·     Went to war in Yemen – a proxy war against Shia Iranian back forces that has dangerously destabilized the region

·     Executed a leading Shia Cleric Sheik Al-Nimr causing outrage in Iran and Shia communities

·     Announced a Middle Eastern Military Alliance against Al-Qaeda extremists

·     Announced a potential part privatization of the giant state oil company Aramco - an strategy to raise cash

·     Formulated a plan for consumer taxes

·     Severed all diplomatic relations with Iran

*   A further stampede at Hajj did not help

·     Reduced fuel subsidies overnight


Deputy Crown Prince Mohammad bin Salman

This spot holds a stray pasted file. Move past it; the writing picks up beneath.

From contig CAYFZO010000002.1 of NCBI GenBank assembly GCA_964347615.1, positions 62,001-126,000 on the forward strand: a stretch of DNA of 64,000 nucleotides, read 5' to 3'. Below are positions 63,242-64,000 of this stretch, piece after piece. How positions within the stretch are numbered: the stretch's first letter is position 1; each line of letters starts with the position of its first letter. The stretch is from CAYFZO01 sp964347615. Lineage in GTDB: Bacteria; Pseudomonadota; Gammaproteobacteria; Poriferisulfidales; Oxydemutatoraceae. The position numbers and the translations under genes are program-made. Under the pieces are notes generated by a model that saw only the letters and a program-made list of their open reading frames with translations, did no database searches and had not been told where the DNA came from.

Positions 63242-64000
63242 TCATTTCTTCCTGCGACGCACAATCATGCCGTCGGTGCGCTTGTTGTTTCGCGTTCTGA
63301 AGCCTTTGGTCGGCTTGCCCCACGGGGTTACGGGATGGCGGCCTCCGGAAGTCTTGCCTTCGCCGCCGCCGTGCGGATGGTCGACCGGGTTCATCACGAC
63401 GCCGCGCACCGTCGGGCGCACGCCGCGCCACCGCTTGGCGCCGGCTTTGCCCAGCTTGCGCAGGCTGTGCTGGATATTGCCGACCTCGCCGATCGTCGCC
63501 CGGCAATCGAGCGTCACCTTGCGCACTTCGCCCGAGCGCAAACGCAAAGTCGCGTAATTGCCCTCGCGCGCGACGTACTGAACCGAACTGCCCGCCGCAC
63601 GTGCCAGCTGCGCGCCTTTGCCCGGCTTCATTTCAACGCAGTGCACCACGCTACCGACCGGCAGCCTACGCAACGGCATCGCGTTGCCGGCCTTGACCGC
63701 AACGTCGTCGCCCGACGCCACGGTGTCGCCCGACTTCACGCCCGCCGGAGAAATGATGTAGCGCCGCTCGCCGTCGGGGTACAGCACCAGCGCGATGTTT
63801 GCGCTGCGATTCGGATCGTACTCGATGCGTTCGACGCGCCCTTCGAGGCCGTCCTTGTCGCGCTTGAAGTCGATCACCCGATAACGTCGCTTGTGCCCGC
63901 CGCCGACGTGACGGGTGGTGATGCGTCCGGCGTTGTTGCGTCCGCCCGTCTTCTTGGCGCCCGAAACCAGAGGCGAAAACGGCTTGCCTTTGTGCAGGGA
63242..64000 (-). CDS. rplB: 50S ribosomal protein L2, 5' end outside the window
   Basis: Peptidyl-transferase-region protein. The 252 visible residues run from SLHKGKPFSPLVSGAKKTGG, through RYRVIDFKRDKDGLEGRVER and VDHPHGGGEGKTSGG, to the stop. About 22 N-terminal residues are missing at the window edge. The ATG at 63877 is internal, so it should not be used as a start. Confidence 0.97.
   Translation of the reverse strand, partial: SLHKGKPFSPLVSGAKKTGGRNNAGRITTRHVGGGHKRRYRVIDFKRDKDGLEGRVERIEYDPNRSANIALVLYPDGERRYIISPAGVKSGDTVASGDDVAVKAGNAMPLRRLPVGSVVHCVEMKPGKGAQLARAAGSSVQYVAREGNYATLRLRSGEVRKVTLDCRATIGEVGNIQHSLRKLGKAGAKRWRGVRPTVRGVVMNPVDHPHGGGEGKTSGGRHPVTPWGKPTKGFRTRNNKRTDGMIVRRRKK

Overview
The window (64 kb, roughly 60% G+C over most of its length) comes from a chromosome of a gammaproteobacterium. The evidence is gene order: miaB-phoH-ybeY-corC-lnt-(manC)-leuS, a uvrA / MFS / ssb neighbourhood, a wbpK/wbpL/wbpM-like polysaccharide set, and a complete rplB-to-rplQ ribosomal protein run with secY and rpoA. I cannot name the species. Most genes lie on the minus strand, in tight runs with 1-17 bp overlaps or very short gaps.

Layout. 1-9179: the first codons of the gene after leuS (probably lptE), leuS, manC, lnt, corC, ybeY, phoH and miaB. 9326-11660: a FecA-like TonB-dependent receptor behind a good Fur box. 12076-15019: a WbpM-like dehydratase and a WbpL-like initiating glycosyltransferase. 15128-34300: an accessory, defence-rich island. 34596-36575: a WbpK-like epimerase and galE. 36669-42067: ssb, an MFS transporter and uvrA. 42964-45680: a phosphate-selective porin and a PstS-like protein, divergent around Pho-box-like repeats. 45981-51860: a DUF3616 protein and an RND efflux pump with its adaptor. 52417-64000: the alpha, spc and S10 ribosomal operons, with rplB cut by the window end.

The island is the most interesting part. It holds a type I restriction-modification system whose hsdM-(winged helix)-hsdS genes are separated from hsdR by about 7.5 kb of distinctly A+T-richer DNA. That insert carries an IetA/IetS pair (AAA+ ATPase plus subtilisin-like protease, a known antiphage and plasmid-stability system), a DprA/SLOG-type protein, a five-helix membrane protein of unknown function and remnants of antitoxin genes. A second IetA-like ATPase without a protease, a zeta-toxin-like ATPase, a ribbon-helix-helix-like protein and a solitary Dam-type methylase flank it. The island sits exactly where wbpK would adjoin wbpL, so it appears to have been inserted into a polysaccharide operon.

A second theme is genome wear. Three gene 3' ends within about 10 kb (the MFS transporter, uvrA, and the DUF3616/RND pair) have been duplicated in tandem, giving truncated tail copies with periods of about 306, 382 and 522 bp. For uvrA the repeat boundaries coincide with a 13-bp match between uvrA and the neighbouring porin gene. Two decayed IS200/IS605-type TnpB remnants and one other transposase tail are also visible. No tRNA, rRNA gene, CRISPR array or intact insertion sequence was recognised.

Saudi Economy:  It is widely believed these decisions are being driven by the Deputy Crown Prince Mohammad bin Salman – who is about 30 year old, and appears to have amassed huge powers – in charge of the Oil Ministry, Finance Ministry and Foreign Ministry and Military. He is the chosen son of the current ruler King Salman and is could be vying for power with his cousin and the Crown Prince and presumptive heir to the throne Mohammed bin Nayef. The pace of change in Saudi is quickening and in our view the economic and politic risks to Saudi Arabia caused of regional civil war, low oil prices and a new destabilizing leadership after Prince Abdullah died last year are huge. We think things could deteriorate rapidly through 2016. This is very critical since if Saudi Arabia becomes unstable it will affect the whole of the Middle East and the global economy – particularly as Saudi produce 10 million bbls/day of oil. Saudi has a rapidly expanding population with most people aged under 25, and they need $100/bbl to balance the books – their deficit is running at a giant 15% of GDP and they will run out of cash reserves in about 4 years with these low oil prices.  90% of Saudi oil pipelines pass through eastern Saudi where the Shia are a majority providing a security headache for the ruling Sunnis.  75% of GDP is oil revenue related. The House of Saud in the last few months has gone from a pillar of stability in the region to an erratic unpredictable emboldened entity.